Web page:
Sally walked into the living room as she does every day, said hi to her husband, Peter, sitting on the couch, and she asked him about his day. As he turned to answer her, she started thinking about dinner. Suddenly Sally became aware she was in the kitchen mindlessly looking through cupboards searching for a snack! She’d asked her husband about his day, yet hadn’t waited around long enough to listen to his answer. What the heck was wrong with her?

She marched back into the living room, sat herself down on the couch, turned to Peter and said, “I’m sorry love, but let’s do that again. How was work today?”  At first, he was suspicious. Having lived with her behavior for fifteen years, Peter was used to not bothering to answer. However, Sally continued to sit quietly without speaking, making eye-contact so he decided to answer her.

The next ten minutes were enlightening for Sally. Horrifyingly so. It was painful for her to stay seated and fully present while Peter spoke. She squirmed, itched and twitched wanting desperately to get up and leave. She became aware of how her attention drifted off on a million tangents. She felt drained by the amount of energy required to sit quietly without interrupting as Peter spoke. But she felt pleased with her self-discipline because the outcome was worth it. Her husband was more attentive than usual, and she felt closer to him.

When she eventually wandered off to the kitchen to prepare dinner, Sally made a promise to herself to work on paying attention to others when she asked questions.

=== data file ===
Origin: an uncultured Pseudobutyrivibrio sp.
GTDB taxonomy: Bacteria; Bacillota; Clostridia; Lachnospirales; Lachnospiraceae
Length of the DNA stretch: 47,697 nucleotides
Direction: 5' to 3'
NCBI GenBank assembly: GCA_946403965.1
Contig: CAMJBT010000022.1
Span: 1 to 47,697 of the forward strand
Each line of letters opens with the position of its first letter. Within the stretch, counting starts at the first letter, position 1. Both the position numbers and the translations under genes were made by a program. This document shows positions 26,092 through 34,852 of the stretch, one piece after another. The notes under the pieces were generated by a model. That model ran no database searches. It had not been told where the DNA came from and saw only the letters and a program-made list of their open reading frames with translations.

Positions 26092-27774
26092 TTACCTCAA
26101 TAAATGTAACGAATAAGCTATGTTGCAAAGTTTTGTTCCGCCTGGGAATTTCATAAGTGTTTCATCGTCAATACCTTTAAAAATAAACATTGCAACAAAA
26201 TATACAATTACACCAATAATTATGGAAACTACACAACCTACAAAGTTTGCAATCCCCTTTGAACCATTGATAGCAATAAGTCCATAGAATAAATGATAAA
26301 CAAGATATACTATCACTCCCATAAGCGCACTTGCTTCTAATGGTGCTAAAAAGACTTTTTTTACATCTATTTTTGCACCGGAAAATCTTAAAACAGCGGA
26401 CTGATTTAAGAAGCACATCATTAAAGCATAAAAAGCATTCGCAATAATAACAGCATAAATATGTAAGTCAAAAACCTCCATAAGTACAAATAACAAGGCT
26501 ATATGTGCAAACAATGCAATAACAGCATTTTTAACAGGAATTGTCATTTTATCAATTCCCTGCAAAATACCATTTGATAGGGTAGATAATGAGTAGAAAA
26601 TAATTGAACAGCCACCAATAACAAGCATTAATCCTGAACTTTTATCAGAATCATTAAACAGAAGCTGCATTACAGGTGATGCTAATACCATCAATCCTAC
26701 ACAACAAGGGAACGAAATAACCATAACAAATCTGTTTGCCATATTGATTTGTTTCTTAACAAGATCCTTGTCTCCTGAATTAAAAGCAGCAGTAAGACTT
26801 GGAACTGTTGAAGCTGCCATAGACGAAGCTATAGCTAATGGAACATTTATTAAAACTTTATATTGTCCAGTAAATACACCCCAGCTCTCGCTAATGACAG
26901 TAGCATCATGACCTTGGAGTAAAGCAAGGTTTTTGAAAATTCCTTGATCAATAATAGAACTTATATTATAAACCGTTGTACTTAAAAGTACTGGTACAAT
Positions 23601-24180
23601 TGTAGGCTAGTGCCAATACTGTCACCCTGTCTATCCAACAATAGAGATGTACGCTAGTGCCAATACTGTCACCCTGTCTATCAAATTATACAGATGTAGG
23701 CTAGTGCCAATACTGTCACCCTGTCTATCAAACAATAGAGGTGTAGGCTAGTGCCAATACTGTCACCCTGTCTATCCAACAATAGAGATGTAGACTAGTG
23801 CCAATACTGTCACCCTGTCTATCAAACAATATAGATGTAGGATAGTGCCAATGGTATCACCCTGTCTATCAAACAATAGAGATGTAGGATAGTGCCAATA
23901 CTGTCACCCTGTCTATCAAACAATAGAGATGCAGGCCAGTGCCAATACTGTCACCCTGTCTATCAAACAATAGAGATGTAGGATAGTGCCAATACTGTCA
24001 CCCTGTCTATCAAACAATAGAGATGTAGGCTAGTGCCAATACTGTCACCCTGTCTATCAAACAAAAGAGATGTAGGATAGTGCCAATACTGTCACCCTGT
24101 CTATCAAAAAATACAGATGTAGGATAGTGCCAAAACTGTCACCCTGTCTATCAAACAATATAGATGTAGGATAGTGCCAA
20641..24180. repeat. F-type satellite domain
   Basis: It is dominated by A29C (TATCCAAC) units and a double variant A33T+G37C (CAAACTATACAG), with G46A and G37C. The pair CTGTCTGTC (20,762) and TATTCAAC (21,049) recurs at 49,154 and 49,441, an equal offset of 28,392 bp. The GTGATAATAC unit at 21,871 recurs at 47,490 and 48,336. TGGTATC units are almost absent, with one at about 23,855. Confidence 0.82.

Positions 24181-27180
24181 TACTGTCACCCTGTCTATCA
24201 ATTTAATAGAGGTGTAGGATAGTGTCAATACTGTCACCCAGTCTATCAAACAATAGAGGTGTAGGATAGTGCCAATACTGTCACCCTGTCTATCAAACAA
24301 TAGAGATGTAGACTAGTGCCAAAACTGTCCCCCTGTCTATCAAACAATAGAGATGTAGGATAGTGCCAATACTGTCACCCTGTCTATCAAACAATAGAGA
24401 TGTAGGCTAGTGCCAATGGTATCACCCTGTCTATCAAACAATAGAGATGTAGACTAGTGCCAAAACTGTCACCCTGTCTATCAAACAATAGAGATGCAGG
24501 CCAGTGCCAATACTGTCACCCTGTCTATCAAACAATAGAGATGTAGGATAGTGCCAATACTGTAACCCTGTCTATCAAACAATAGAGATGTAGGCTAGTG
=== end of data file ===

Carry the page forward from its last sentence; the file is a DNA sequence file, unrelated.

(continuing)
ADHD and Listening

Staying focused and truly listening can be challenging if you have ADHD. It is also challenging for friends, partners and colleagues who are trying to talk to you. In your enthusiasm, you tend to interrupt too often, which makes others feel you are not really listening.  Another thing you might do is jump in with your story when the other person is sharing something. It can come across as though you are always grabbing the limelight, but in fact it’s just your enthusiasm and desire to connect that motivates you.

Let’s not forget the ADHD forgetfulness! Because of short term memory deficits, an idea can come into your brain one minute but the disappear the next. This means that if you wait until it’s your turn to speak, you’ll have a blank out. It’s this fear of forgetting your point that makes you interrupt when someone else is speaking. Naturally, it’s annoying for the other person when you do this.

To help you listen, here are some tips

Tip 1. When asking your partner/child about their day, make a conscious effort to sit still and focus deeply on their answer. Look at them when they are speaking to you as this will help you stay present. If you have no intention of hanging around for the answer, then don’t ask the question in the first place.

Tip 2. If someone is telling a story, keep reminding yourself that no matter how great your story is, this time is about them and not you. Reassure yourself that it’s no big deal if you forget what you want to say. Keep your focus on ‘the other’, and don’t get stuck inside your head because the pressure to speak will become too much.

Tip 3. If you are in a business meeting, take notes, doodle or sketch things you want to say so you don’t worry you’ll forget. This will help you stay focused and let the speaker finish without interruption. If you are with a friend, it’s not appropriate to write notes. However, my friend and I have an understanding. If she is bursting to say something, she quickly says, “I need to say this before I forget”. She blurts out her point in a one-liner, then I go on to finish my narrative. She can now sit and concentrate on me because she knows we will come back to her point. It works well because we both understand what’s going on and why. And of course, while someone is speaking, ask questions and get more detail. This helps you to stay focused on them, keeps your mind engaged in the conversation instead of drifting off, and makes the speaker feel heard.

With a touch of self-awareness, a pinch of self-discipline and an ‘it’s about them’ mindset, you will soon notice a huge improvement in your ADHD listening skills.

Happy Listening, Everyone.